- Karoun Diaries, Inc. (n.d.). Labne lactose free Mediterranean Kefir Cheese. Karoun Cheese. Retrieved April 29, 2023, from https://www.karouncheese.com/product/labne-lactose-free-mediterranean-kefir-cheese-16-oz/1199
- Schwartz, E. (2022, April 5). Low Fodmap Shakshuka. Fun Without FODMAPs. Retrieved April 29, 2023, from https://funwithoutfodmaps.com/low-fodmap-shakshuka/#tasty-recipes-5390-jump-target
- FODY Food Co. - USA. (n.d.). Low fodmap mild salsa. Fody Foods. Retrieved April 29, 2023, from https://www.fodyfoods.com/products/low-fodmap-mild-salsa
- Wilson, D. (2021, June 24). Low Fodmap Salsa Verde. FODMAP Everyday. Retrieved April 29, 2023, from https://www.fodmapeveryday.com/recipes/low-fodmap-salsa-verde/
- Wilson, D. (2020, July 22). Low Fodmap Shrimp & Grits. FODMAP Everyday. Retrieved April 29, 2023, from https://www.fodmapeveryday.com/recipes/shrimp-and-grits/#wprm-recipe-container-411
- Scarlata, K. (2019, January 1). Orange & Dark Chocolate Blender Ricotta Pancakes. For A Digestive Peace of Mind. Retrieved April 29, 2023, from https://blog.katescarlata.com/2019/01/01/orange-dark-chocolate-blender-ricotta-pancakes/#zrdn-recipe-container
- Scarlata, K. (2017, November 13). Carrot cake waffles with lactose-free cream cheese maple frosting & pecans. For A Digestive Peace of Mind. Retrieved April 29, 2023, from https://blog.katescarlata.com/2017/11/13/carrot-cake-waffles-lactose-free-cream-cheese-maple-frosting-pecans/#zrdn-recipe-container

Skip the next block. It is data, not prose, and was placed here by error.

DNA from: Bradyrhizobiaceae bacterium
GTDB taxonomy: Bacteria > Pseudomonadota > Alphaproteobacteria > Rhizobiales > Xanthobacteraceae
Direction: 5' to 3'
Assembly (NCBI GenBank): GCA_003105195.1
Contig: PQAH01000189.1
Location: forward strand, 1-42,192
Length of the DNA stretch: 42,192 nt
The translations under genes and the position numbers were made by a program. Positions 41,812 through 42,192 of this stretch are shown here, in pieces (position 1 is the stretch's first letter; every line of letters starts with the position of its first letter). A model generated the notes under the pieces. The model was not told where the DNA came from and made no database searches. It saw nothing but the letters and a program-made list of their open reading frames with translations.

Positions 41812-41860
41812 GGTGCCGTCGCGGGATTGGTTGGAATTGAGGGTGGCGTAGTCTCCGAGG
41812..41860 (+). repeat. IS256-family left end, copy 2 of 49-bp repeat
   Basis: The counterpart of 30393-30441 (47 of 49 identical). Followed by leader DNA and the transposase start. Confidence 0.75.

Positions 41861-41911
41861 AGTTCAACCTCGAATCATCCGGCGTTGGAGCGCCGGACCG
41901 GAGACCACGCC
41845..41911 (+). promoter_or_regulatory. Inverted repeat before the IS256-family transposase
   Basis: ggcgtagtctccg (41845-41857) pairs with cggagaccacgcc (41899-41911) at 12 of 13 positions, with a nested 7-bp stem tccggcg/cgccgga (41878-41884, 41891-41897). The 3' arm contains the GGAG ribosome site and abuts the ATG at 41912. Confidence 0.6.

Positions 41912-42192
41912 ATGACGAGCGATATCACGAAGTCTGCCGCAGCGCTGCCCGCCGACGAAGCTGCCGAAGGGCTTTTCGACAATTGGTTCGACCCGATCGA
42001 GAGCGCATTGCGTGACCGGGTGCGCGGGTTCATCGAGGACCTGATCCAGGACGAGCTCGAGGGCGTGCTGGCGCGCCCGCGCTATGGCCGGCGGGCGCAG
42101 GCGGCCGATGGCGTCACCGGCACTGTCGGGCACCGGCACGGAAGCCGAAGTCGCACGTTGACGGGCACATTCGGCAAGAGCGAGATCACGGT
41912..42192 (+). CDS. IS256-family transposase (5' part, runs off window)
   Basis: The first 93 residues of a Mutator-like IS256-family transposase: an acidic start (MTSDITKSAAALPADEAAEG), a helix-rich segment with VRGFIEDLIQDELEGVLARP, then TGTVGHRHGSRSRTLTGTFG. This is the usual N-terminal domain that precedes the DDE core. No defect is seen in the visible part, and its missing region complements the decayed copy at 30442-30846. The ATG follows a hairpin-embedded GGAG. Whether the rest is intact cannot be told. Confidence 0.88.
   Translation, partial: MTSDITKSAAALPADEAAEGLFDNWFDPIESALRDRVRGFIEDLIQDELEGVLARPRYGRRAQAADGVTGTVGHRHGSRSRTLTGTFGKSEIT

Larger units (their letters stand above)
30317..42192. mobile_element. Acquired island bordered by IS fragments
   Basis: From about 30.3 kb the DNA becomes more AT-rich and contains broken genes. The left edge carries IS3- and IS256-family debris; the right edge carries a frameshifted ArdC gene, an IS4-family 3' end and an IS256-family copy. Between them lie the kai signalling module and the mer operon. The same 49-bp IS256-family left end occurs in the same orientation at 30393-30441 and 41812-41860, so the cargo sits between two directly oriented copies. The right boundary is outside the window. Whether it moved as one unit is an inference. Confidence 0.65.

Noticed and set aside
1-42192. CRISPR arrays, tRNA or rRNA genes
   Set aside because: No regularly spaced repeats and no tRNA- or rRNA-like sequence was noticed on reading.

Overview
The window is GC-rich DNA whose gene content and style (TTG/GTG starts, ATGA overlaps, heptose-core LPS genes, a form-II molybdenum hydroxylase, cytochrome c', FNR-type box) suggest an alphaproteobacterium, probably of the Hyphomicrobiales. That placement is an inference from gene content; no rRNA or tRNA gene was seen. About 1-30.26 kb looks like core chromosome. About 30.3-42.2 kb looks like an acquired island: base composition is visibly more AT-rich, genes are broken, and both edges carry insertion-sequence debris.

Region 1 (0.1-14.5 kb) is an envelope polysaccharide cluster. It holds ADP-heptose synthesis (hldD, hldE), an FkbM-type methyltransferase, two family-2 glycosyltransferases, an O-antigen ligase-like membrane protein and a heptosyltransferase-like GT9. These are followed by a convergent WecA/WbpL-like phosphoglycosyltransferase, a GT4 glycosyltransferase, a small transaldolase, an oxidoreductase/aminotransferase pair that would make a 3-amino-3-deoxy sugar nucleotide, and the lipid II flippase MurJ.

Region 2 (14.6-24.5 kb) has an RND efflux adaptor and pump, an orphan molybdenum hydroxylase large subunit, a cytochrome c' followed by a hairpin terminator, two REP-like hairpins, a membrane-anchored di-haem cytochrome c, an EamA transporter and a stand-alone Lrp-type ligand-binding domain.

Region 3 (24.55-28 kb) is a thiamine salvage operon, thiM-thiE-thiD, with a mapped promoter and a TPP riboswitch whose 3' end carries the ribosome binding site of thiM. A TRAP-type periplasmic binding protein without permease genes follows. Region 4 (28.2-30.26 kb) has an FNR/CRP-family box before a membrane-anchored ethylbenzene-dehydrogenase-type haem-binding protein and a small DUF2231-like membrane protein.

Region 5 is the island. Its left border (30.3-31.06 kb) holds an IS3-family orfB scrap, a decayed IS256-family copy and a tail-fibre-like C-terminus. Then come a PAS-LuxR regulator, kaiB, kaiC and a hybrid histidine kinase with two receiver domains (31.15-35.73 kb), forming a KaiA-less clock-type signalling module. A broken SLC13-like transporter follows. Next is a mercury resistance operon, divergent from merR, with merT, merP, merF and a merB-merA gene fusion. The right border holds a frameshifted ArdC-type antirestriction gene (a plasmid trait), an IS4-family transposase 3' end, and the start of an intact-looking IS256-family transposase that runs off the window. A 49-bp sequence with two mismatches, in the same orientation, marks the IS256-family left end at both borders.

- Schwartz, E. (2020, October 17). Low Fodmap Breakfast Quinoa. Fun Without FODMAPs. Retrieved April 29, 2023, from https://funwithoutfodmaps.com/low-fodmap-breakfast-quinoa/
- Monash University. (2019, October 21). Overnight Oats. Monash Fodmap. Retrieved April 29, 2023, from https://www.monashfodmap.com/recipe/overnight-oats/
- Wilson, D. (2023, January 12). Low Fodmap Overnight Oats & Chia. FODMAP Everyday. Retrieved April 29, 2023, from https://www.fodmapeveryday.com/recipes/low-fodmap-overnight-oats-chia/
- LaCroix Mallik, R. (2021, May 3). Smooth move smoothie. FODMAP Everyday. Retrieved April 29, 2023, from https://www.fodmapeveryday.com/recipes/raspberry-smoothie/#wprm-recipe-container-129
- Nielsen, D. (2022, February 16). Low Fodmap Pina Colada Smoothie. Desiree RD. Retrieved April 29, 2023, from https://desireerd.com/low-fodmap-pina-colada-smoothie/
Elyse KrawtzMS, RDN, CSOWM, LD